Tamron’s Vibration Control (VC) is analogous to Canon’s Image Stabilization (IS) and Nikon’s Vibration Reduction (VR). In all these systems angular rotation of the lens (left-right and up-down) is sensed by gyroscopic sensors and the lens compensates for this by moving a small lens group in the right direction and by the right amount to hold the image steady on the sensor.
By stabilizing the image, sharp results can be obtained when handholding the lens at shutter speeds which are much slower than would otherwise be possible. Up to 3-4 stops of stabilization can be obtained by some stabilized lenses. On a crop sensor camera, “conventional wisdom” suggests that you would normally need a shutter speed of around 1/80s to have a reasonable chance of a sharp handheld image. 3 stops of stabilization would allow an equal chance of sharpness at 1/10s and 4 stops would allow an equal chance at 1/5s.
I tested the VC by taking a series of handheld shots of a resolution test chart, first with VC off and the shutter speed set to 1/80s, then with VC on at shutter speeds of 1/20s, 1/10s and 1/5s. There was of course shot to shot variation at any shutter speed with VC on or off since the handheld sharpness is a matter of probability. What VC does is increase the probability of getting a sharp image, not guarantee one.
Shooting at the 50mm focal length setting I found that with VC off and a shutter speed of 1/80s, about 65% of my shots were acceptably sharp. That’s maybe not as sharp as they would be if I used a tripod, but 8×10 prints wouldn’t look blurred.
With VC turned on, I got about the same 65% “hit” rate with the shutter speed set to 1/10s. At 1/5s I still got some sharp shots, but the probability dropped to around 30%.
Based on these numbers I’d say that the VC on the Tamron 17-50/2.8 DiII VC provides somewhere around 3 stops of added stabilization (at least for me). On a good day and if you take several shots, you may be able to get sharp images 4 stops slower than “conventional wisdom” would suggest for a non-stabilized lens.
Of course the best route to sharp images at slow shutter speeds is still a tripod. However for those times when a tripod is impractical, stabilization is quite effective, especially if you don’t push your luck too far!
The Tamron 17-50/2.8 Di II VC is a viable alternative to the Canon EF-S 17-55 f/2.8 IS USM, (compare prices) (review) at a price that’s about $450 lower. The image stabilization is very effective and overall performance is good, though not quite as good as the Canon lens, especially wide open and at the edges of the frame.
The Canon EF-S 17-55/2.8 IS USM is the most obvious similar lens. It’s very good but significantly more expensive. Sigma has a non-stabilized 18-50mm f/2.8 and Tamron has a non stabilized 17-50/2.8 which is similar, but not identical, in design to the VC lens but significantly less expensive. Tokina has a slightly wider 16-50mm/2.8 which is also non-stabilized.
Where to Buy
Photo.net’s partners have the Tamron lens in both Canon and Nikon mounts.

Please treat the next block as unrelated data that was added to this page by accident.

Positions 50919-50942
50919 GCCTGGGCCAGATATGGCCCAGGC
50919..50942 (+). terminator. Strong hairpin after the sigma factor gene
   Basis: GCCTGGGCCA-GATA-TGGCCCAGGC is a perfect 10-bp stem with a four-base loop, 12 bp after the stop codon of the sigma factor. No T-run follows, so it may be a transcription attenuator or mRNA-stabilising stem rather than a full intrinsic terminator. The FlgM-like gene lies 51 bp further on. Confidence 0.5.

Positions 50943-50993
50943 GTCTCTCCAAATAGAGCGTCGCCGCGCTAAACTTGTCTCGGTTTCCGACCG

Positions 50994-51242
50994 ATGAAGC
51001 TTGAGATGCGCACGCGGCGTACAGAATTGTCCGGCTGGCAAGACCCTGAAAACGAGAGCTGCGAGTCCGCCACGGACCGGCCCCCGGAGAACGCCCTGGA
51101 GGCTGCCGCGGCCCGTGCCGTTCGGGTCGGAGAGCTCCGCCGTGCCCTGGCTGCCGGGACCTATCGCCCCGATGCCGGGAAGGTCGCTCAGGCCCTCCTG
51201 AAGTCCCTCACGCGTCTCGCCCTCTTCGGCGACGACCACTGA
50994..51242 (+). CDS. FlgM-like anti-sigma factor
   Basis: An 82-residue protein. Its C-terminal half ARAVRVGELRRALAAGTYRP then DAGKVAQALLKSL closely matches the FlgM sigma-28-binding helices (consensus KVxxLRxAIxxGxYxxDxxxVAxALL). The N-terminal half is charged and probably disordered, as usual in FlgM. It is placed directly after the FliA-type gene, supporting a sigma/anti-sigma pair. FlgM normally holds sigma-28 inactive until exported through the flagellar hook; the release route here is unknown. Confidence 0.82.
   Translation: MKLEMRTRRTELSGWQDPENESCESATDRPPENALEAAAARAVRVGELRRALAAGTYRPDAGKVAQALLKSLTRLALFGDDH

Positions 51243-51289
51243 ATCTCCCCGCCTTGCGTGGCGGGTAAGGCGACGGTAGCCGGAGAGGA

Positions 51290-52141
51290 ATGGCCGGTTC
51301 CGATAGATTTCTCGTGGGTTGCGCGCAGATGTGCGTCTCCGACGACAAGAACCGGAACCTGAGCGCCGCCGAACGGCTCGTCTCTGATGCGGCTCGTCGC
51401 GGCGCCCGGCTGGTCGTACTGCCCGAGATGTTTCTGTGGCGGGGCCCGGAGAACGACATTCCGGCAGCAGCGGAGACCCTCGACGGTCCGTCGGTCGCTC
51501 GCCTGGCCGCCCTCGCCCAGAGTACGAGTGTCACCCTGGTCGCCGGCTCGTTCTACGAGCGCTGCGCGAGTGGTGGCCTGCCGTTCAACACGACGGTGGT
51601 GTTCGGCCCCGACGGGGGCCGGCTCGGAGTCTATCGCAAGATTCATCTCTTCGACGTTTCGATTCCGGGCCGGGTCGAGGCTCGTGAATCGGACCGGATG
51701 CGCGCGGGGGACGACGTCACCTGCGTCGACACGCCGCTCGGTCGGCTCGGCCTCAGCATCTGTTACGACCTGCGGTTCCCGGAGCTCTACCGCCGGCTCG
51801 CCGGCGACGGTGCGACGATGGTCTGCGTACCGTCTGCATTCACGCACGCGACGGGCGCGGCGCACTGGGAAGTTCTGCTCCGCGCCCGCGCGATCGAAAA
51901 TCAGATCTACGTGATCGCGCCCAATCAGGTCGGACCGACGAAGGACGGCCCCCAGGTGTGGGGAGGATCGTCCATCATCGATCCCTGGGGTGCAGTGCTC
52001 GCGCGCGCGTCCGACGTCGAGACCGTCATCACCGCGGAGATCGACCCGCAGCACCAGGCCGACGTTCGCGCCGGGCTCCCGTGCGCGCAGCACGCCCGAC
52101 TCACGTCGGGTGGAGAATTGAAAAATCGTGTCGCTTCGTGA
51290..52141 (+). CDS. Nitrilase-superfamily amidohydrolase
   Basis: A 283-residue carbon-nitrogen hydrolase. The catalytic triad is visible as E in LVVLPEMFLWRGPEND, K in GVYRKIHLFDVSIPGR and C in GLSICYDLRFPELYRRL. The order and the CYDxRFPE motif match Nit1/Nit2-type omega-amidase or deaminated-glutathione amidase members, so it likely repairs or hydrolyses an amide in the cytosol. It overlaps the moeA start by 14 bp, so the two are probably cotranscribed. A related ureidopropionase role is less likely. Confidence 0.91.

Tamron 17-50/2.8 DiII VC at 50mm. 1/25s at f/8, ISO 3200. An indoor shot in available light. I needed to stop down to f/8 to get a decent depth of field and ISO 3200 was the highest setting I had available. By using optical stabilization I was able to get a sharp handheld shot at 1/25s. In fact I could probably have lowered the ISO setting to 1600 or 800 and still shot a sharp image.
Tamron 17-50/2.8 DiII VC, 17mm 1/20 at f/8, ISO 3200. An indoor shot at the widest setting. Though there is a little barrel distortion, it’s not enough to seriously affect the image
Tamron 17-50/2.8 DiII VC, 17mm at f/2.8. This was shot wide open at 17mm. You can see that at this scale the image appears pretty sharp from edge to edge. Mild vignetting can be seen in the corners (easier to see in the upper corners).
Tamron 17-50/2.8 DiII VC at 50mm, 1/5s at f/11, ISO 1600. This still ;ife shot was done by available light. To get the required DOF I had to stop down to f/11 and I didn’t want to go over ISO 1600 because of noise issues. That meant my shutter speed as only 1/5s. Without stabilization (or a tripod) the chances of a sharp image would be virtually zero, but with stabilization things are pretty sharp
Tamron 17-50/2.8 DiII VC at 42mm. 1/25s at f/5.6, ISO 400. This shot of an old barn was taken around sunset when the light was low. At the aperture and ISO I wanted to use the shutter speed was 1/25s. At a focal length of 42mm, 1/25s is pretty unlikely to yield sharp handheld images. However with optical stabilization there’s a very high probability of a sharp image at 1/25s. Without VC I’d have either had to open up to f/4 or f/2.8 and/or boost the ISO to 800 or 1600.
Tamron 17-50/2.8 at 17mm, 1/2000s at f/2.8, ISO 100. At 17mm you can get an unusual perspective on things! Parts of the subject closer to the lens are enlarged, so be careful of using a 17mm setting for portraits unless you are looking for a special effect like this.
Tamron 17-50/2.8 at 50mm, 1/200s at f/2.8, ISO100. With the f/2.8 maximum aperture you can blur the background in portraits like this much more than you can with a slower lens, like an 18-55/3.5-5.6.